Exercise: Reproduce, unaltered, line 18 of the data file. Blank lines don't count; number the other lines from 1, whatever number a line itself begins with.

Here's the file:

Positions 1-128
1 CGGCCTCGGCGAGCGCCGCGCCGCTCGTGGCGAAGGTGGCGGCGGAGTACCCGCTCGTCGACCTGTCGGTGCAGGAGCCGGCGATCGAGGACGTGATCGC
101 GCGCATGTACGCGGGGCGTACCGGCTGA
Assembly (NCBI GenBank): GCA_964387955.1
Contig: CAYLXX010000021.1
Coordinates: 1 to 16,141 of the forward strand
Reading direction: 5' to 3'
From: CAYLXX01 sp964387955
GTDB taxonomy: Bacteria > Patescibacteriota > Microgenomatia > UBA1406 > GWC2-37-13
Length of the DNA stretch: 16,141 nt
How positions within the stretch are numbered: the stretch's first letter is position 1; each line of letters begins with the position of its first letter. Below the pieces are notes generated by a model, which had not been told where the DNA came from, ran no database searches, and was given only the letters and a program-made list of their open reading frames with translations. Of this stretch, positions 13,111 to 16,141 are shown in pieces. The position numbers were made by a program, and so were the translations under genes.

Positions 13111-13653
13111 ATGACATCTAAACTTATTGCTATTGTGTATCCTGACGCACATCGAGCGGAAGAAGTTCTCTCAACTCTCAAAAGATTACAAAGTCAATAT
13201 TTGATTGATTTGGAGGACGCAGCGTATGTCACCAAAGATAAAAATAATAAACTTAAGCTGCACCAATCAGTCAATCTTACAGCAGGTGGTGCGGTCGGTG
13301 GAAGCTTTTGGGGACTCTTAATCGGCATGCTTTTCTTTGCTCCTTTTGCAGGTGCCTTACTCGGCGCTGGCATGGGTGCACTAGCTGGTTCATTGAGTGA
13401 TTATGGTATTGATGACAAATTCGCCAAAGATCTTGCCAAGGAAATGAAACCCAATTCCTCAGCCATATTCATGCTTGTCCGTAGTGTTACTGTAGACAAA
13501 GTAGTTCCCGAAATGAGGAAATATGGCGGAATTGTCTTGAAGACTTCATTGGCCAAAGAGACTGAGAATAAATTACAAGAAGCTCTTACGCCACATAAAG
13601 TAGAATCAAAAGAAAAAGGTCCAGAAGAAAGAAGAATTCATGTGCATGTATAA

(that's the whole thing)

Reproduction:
13601 TAGAATCAAAAGAAAAAGGTCCAGAAGAAAGAAGAATTCATGTGCATGTATAA